With all of the appropriate COVID-specific safety measures in place, the Canadian Canoe Museum started welcoming visitors back on June 25th. Local and regional visitors can once again experience the world’s largest collection of canoes, kayaks, and paddled watercraft. However, we know there are people across the country and around the world who are not able to travel to Kawarthas Northumberland and experience the museum in person. To help, we’ve created a series of videos that show the museum is not just a collection of objects but a keeping place for the stories the vessels carry.
In 1980, seasoned canoeist and famed Canadian singer-songwriter Gordon Lightfoot was paddling his beloved canary yellow canoe down the South Nahanni River in the North West Territories with a small party of friends. Unbeknownst to him, the adventure that lay ahead would be the inspiration for his next song.
The craftmanship of May Minto and the remarkable artistic expression of Robert Bateman represent a long partnership between artists and canoes. Whether painted on a rockface, canvas, or used in commercial advertisements, the canoe has certainly become iconic in Canada.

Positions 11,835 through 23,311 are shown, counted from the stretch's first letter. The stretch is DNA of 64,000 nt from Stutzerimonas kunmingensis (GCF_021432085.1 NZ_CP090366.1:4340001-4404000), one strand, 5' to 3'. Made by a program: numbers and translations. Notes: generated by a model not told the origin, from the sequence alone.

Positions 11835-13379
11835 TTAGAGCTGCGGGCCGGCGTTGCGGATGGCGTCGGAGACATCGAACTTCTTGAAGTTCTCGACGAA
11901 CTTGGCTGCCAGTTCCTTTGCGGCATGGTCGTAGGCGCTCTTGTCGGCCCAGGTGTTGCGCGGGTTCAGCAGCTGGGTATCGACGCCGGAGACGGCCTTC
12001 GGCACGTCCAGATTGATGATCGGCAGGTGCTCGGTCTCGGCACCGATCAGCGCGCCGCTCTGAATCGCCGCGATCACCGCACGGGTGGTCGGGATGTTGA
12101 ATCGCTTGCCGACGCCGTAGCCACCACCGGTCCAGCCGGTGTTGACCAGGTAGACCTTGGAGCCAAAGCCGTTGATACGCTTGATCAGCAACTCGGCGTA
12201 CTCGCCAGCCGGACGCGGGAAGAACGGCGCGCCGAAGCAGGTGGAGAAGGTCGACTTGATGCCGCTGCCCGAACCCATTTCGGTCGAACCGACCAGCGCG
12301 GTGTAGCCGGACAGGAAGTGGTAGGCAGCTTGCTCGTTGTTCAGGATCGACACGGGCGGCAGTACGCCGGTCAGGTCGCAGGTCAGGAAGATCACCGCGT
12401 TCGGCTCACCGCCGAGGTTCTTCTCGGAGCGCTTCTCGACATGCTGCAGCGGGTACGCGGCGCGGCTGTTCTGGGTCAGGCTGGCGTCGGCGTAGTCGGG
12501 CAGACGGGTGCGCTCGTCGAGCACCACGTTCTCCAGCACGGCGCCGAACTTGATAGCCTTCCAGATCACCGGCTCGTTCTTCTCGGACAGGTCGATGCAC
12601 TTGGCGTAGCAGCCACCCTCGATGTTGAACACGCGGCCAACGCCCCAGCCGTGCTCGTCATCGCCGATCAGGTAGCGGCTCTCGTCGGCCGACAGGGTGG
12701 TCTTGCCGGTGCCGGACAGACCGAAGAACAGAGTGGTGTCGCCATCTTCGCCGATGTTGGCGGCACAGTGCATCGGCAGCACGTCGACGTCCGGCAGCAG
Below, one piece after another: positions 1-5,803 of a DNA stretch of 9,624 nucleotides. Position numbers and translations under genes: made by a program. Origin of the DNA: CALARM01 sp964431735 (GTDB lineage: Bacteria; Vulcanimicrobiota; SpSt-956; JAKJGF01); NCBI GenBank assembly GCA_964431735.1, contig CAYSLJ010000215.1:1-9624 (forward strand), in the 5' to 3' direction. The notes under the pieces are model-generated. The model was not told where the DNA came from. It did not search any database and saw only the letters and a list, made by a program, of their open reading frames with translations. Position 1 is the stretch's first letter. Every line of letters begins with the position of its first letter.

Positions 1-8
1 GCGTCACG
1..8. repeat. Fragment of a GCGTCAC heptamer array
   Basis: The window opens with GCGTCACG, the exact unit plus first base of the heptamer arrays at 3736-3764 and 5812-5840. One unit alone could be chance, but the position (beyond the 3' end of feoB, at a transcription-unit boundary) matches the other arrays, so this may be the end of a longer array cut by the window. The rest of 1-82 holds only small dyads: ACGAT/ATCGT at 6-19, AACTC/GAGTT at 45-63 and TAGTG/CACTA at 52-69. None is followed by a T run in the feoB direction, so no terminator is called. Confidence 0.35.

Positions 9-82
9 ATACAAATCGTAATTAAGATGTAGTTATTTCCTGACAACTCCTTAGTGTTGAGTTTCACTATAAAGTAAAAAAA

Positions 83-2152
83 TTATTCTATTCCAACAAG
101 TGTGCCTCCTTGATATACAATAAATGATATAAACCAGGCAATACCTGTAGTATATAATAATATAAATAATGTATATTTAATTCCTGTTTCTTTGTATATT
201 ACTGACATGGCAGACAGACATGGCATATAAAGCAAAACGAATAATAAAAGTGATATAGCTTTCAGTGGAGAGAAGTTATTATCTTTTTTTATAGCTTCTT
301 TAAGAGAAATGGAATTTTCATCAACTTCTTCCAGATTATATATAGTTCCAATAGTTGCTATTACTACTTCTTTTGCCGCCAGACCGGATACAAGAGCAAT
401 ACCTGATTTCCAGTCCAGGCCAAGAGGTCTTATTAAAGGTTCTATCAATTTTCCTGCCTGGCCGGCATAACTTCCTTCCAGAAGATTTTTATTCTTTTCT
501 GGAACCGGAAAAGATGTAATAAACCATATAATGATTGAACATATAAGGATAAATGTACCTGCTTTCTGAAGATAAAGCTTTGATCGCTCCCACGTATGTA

In many Indigenous communities, the complex work of creating a new canoe was and continues to be a powerful way to gather people together. In the 1970s and 80’s, William and Mary Commanda of Kitigan Zibi, Quebec were prolific canoe makers and prominent members of their community. Reputed to have made over a hundred birch bark canoes, the Commandas were instrumental in passing on the complex teachings that come from the canoe.